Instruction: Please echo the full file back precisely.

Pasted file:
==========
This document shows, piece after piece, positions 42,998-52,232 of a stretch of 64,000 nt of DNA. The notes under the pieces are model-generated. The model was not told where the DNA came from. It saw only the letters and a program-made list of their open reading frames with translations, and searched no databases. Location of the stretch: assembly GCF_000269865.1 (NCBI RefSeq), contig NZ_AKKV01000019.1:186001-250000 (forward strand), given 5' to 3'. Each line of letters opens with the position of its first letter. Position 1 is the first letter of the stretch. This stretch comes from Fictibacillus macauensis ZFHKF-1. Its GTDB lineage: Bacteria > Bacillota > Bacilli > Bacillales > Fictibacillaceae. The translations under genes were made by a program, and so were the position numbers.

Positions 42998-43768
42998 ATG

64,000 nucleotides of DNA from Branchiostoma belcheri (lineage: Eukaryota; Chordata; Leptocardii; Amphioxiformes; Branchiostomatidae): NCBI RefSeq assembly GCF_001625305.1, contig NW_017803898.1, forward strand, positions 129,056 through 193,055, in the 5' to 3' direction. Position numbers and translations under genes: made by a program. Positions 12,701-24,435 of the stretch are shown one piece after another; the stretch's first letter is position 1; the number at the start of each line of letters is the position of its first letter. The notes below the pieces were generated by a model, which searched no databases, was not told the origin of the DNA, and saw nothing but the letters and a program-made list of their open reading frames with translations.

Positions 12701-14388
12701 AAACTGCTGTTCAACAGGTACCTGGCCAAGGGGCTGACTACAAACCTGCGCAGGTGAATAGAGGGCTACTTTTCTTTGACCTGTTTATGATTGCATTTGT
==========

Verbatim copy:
This document shows, piece after piece, positions 42,998-52,232 of a stretch of 64,000 nt of DNA. The notes under the pieces are model-generated. The model was not told where the DNA came from. It saw only the letters and a program-made list of their open reading frames with translations, and searched no databases. Location of the stretch: assembly GCF_000269865.1 (NCBI RefSeq), contig NZ_AKKV01000019.1:186001-250000 (forward strand), given 5' to 3'. Each line of letters opens with the position of its first letter. Position 1 is the first letter of the stretch. This stretch comes from Fictibacillus macauensis ZFHKF-1. Its GTDB lineage: Bacteria > Bacillota > Bacilli > Bacillales > Fictibacillaceae. The translations under genes were made by a program, and so were the position numbers.

Positions 42998-43768
42998 ATG

64,000 nucleotides of DNA from Branchiostoma belcheri (lineage: Eukaryota; Chordata; Leptocardii; Amphioxiformes; Branchiostomatidae): NCBI RefSeq assembly GCF_001625305.1, contig NW_017803898.1, forward strand, positions 129,056 through 193,055, in the 5' to 3' direction. Position numbers and translations under genes: made by a program. Positions 12,701-24,435 of the stretch are shown one piece after another; the stretch's first letter is position 1; the number at the start of each line of letters is the position of its first letter. The notes below the pieces were generated by a model, which searched no databases, was not told the origin of the DNA, and saw nothing but the letters and a program-made list of their open reading frames with translations.

Positions 12701-14388
12701 AAACTGCTGTTCAACAGGTACCTGGCCAAGGGGCTGACTACAAACCTGCGCAGGTGAATAGAGGGCTACTTTTCTTTGACCTGTTTATGATTGCATTTGT